Logoa`i v. South Pacific Island Airways, Inc.

Series: 6ASR2d | Year: 1987 | 6ASR2d28
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ALATAUA LOGOA’I, Personal Representative of KILIONA
Estate, and as his Surviving Spouse, and as Guardian


and DOES I-X, defendants

High Court of American Samoa
Trial/Probate Division

CA No. 108-84

October 9, 1987


Most elements of the award in a wrongful death and survival action, including loss of financial support, companionship, affection, consortium, and parental guidance, devolve directly” upon the survivors; only the damages attributable to the pain and suffering of the deceased party ordinarily accrue to the estate.

Duty of a fiduciary to be zealous in protection of the interests of beneficiaries is at its highest when interests of beneficiaries may compete with personal interests of the fiduciary.

Court would not approve a proposed settlement negotiated by guardian ad litem for minor children, where guardian ad litem had also negotiated on her own behalf as surviving spouse and as representative of the decedent’s estate, proposed settlement would have redounded primarily to the benefit of the spouse and the estate, and no facts were alleged to justify the small amount awarded to the children.

Before REES, Chief Justice.

Counsel: For Plaintiffs, Roy J.D. Hall, Jr. [6ASR2d29]

This case concerns the alleged wrongful death of Kiliona Logoa’i in an airplane crash. Plaintiff Aataua Logoa’i has moved for an order approving a settlement that has been reached with the defendant. She makes this motion in three capacities: for herself as surviving spouse; for the deceased and his estate as personal representative; and for the minor children as their guardian ad litem.

The settlement would award a total of $225,000. One-third of this would be deducted as attorney fees and costs. Prior to the deduction of fees and costs, the funds would be divided as follows:

To the estate of the deceased:


To the plaintiff as surviving spouse:


To the children:  
Ma’alona 6,800.
So’oupu 9,300.
Kiliona 10,500.
Rosita 12,400.

The Court does not at present understand the basis for the proposed division of the $225,000, The division of this amount among the various plaintiffs was presumably of no concern to the defendant, its insurers, or its attorneys. Plaintiff and her attorneys were under a fiduciary duty to secure for the children the best possible settlement. The duty to be zealous in the protection of the interests of those to whom one owes a fiduciary duty is at its highest in situations wherein these interests may compete with the personal interests of the fiduciary. Before approving the proposed settlement the Court is obliged to satisfy itself that this duty has been observed.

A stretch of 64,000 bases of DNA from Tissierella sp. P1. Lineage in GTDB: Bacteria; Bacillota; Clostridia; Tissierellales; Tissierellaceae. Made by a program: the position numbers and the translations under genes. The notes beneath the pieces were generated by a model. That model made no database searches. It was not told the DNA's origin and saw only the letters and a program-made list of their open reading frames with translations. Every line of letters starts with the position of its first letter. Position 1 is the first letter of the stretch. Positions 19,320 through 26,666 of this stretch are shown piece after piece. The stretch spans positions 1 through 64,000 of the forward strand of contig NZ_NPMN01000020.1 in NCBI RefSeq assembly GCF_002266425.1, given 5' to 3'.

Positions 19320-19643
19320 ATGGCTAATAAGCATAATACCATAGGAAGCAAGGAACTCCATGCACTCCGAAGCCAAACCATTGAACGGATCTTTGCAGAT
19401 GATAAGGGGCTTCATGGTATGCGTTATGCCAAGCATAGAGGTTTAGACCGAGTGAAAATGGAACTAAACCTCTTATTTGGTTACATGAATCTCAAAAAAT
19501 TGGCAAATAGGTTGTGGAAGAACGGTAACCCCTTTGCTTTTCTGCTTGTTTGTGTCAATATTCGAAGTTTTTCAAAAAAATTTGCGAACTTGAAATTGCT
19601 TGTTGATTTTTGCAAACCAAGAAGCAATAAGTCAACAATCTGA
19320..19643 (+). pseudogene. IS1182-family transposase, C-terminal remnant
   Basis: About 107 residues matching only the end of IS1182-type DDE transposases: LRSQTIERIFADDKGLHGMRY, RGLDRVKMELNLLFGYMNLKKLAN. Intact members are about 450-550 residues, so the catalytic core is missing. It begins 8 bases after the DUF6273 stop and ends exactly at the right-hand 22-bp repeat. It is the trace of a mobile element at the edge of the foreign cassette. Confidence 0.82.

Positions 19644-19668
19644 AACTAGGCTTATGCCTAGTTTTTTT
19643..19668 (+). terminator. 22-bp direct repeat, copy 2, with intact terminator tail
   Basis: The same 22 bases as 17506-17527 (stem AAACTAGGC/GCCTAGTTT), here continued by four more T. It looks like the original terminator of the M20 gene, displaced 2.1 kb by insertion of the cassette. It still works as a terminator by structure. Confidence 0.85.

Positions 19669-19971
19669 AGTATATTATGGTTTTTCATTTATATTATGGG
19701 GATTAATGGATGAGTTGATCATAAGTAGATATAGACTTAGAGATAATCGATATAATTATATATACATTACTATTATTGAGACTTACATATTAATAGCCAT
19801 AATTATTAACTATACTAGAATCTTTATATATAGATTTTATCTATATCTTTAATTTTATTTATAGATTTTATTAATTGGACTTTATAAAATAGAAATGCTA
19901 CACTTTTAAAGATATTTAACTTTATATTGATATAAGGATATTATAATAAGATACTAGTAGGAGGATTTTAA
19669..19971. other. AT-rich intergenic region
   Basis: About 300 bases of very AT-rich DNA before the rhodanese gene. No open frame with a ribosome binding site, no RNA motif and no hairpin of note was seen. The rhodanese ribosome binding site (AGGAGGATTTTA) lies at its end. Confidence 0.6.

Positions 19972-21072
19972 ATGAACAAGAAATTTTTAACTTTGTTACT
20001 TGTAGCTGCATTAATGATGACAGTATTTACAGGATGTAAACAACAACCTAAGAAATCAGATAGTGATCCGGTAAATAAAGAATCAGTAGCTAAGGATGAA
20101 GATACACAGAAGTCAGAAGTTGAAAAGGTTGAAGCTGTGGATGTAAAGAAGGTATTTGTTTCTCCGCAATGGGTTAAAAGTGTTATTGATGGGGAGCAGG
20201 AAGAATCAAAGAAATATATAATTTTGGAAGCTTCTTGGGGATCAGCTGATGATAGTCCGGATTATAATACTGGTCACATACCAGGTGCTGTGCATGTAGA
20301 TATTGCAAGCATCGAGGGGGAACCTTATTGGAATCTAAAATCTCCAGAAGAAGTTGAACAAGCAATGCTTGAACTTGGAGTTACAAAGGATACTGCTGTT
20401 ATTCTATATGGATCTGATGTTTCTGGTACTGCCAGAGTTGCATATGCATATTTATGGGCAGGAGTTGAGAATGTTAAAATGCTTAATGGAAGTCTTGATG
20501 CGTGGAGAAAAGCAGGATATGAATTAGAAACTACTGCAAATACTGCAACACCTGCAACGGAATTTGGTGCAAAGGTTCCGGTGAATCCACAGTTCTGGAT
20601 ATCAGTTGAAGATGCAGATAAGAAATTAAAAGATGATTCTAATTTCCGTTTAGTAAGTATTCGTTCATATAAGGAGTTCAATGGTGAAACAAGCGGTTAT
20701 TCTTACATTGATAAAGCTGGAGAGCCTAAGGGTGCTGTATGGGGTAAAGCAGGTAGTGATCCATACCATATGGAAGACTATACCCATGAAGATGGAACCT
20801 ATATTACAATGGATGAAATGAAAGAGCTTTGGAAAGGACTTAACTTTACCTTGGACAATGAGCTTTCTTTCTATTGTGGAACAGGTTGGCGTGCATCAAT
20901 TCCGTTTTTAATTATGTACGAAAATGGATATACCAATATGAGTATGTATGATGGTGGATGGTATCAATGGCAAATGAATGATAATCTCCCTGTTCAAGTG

As the Court presently understands the law regarding wrongful death and survival actions, most elements of awards in such cases —the loss of financial support, companionship, affection, consortium, and parental guidance devolve directly upon the survivors. Only the damages suffered by the deceased himself (principally the pain and suffering incident to his death) would ordinarily accrue to the estate. Many jurisdictions have adopted statutes under which even an action for these elements could be brought [6ASR2d30] directly by the survivors, including the children of the deceased. See, e.g., A.S.C.A. § 43.5052. Accordingly, the Court does not understand why the estate and the widow are each to receive about ten times as much as the average award to each child.

By signing the proposed, order the Court would certify that the fiduciary obligations established by the Court’s appointment of a guardian ad litem for the children had been met. For the reasons stated, I cannot make such a certification.

It is quite possible “that under the circumstances of this case the proposed settlement is perfectly fair to the children. If so, counsel should state these circumstances upon a renewal of the motion. In the alternative, the Court would be willing to approve without further inquiry a settlement in which each child received twice as much as in this proposal, to be deducted pro rata from the proposed awards to the widow and the estate.